Our bones change as we age. What was once strong becomes weaker, and there is a higher risk of fractures and broken bones. Our bones are important to our health, as they provide the body with its form and protect your organs. Therefore, keeping your bones healthy is vital. But if you believe common myths circulating your bones, you could be putting them at risk.
Here are five common bone myths that aren’t very true at all.
5 Bone Myths to Stop Believing
If you can move it, it’s not broken: This refers to the myth after an injury that if you can still move the injured limb, then it’s not broken. In some cases you can move a broken bone, depending on where it broke. Key signs of a broken bone are pain, swelling, and deformity. Another sign may be if you heard a snapping sound.
A broken bone will leave you in agony: There are many stories of people continuing on with their day with a fracture and not even knowing it because they are not in pain. Although broken bones do generally result in pain, a smaller break or fracture may go unnoticed.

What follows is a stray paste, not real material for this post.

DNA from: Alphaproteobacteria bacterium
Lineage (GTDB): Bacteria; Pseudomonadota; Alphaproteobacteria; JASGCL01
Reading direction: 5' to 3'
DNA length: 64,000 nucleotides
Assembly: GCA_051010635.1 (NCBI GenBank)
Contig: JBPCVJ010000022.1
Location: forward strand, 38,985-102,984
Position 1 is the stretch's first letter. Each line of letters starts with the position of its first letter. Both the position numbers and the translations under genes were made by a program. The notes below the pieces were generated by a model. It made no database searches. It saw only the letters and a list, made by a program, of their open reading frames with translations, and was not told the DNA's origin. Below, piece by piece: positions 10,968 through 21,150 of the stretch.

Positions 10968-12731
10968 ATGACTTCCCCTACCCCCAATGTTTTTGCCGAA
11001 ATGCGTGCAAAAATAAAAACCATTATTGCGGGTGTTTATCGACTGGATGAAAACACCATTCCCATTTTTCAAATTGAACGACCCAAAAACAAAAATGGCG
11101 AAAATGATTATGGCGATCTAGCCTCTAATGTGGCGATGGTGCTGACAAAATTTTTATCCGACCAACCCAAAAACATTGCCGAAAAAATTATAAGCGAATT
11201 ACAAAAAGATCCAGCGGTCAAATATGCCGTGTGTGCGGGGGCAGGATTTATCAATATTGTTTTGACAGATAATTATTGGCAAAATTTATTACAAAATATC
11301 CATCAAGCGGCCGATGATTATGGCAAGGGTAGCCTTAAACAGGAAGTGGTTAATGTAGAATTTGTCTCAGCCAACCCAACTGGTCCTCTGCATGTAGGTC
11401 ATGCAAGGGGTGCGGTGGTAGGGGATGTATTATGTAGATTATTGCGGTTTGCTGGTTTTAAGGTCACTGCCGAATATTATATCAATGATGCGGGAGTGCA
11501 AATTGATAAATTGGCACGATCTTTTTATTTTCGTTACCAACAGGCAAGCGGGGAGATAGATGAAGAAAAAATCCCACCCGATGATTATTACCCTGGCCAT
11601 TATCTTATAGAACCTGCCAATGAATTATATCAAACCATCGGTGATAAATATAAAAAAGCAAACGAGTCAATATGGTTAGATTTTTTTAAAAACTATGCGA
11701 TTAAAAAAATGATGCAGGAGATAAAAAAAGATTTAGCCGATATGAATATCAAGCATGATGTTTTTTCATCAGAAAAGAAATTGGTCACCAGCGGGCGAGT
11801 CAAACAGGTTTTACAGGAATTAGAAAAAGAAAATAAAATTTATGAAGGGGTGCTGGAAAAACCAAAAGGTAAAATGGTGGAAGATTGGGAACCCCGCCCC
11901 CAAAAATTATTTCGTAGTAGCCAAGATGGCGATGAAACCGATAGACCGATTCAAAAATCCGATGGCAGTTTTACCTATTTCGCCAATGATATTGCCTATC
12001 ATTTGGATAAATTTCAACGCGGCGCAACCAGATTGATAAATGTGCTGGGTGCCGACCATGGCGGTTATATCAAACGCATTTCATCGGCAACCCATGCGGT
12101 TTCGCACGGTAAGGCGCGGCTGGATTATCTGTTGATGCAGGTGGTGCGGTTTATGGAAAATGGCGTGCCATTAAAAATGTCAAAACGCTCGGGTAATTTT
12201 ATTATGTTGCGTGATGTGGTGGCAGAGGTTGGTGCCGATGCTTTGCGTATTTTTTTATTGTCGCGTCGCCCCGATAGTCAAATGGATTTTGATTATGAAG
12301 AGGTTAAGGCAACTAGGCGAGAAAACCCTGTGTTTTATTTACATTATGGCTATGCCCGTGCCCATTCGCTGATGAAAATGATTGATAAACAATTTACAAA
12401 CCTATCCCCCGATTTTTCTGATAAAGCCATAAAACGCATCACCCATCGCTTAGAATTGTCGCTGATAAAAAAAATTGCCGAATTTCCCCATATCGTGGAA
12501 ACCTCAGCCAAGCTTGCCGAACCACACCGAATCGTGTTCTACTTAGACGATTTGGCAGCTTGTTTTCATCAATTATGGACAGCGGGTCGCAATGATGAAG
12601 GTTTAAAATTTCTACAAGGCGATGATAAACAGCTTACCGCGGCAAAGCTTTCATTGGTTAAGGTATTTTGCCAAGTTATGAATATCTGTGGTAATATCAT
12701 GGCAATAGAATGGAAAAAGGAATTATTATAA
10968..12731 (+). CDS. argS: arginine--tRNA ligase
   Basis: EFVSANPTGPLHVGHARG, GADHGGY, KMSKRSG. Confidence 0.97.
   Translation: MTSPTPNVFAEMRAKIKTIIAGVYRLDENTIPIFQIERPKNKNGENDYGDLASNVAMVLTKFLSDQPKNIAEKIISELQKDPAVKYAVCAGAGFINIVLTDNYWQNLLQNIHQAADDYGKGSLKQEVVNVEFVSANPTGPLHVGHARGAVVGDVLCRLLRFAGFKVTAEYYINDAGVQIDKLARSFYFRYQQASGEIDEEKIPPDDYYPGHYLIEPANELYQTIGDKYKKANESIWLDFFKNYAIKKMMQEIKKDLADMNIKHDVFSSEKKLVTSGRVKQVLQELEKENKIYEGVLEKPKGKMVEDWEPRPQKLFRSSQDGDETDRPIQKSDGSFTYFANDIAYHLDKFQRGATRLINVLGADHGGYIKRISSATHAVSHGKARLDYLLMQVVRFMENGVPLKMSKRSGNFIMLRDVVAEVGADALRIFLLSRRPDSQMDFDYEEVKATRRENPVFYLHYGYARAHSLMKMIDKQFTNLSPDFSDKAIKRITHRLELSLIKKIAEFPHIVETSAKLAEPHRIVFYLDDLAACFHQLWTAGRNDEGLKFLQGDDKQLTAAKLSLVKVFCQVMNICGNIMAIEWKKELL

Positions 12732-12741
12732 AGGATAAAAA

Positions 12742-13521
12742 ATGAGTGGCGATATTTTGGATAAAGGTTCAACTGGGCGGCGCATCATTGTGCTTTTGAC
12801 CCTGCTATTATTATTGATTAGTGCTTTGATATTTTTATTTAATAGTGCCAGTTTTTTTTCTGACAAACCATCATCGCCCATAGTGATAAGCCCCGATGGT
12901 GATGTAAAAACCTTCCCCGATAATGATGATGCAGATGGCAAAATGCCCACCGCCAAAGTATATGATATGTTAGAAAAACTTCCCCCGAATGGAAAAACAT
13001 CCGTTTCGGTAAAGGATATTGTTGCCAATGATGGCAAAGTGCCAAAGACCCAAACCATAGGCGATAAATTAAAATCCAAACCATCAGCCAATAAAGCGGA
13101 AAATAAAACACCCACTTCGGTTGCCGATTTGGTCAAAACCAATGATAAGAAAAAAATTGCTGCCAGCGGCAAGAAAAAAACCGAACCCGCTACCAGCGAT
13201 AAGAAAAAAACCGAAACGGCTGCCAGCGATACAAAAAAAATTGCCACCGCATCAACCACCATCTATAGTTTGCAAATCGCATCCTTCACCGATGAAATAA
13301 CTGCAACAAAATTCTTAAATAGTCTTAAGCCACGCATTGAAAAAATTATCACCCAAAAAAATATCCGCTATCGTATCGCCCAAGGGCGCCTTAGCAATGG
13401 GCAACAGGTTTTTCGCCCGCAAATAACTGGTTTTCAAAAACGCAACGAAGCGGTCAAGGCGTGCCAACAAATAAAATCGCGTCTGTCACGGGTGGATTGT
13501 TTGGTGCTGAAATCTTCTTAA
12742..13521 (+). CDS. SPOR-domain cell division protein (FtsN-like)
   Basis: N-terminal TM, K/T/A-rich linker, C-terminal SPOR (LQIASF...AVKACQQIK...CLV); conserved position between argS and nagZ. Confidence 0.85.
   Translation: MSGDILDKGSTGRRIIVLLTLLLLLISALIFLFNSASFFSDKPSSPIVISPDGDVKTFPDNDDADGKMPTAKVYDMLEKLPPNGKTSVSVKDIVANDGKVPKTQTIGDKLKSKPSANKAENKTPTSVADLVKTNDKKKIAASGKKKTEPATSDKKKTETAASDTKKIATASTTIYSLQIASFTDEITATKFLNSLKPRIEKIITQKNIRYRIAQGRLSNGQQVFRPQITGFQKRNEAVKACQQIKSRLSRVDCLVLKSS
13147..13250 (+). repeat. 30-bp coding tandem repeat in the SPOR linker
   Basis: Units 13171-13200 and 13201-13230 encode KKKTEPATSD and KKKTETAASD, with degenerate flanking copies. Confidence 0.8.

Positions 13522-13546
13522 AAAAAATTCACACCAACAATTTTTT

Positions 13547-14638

Only older white women should be concerned with osteoporosis: Yes, it is true that there is a higher risk of osteoporosis with aging, but weaker bones are more so associated with menopause than age. So, if you go into early menopause, then your bones can start to be at risk. Although rates of white women with osteoporosis double that of black women, no race is immune to weak bones or osteoporosis. Furthermore, black women are less likely to be referred to a specialist, and so numbers may be skewed.
Don’t bother seeing a doctor about a broken toe: It is often believed that nothing can be done if you break a toe, so many of us won’t see our doctor. A broken toe needs to be looked at and assessed in order to determine future complications or deformities. Although you may not be cast, there are other ways your doctor can stabilize your toe in order to reduce complications. A broken toe typically takes four to six weeks to heal.
A healed broken bone is stronger than what it was before: Initially, a healed bone will be stronger as new bone is created to protect it. Over time, that protection wears off, making it as strong as your other bones.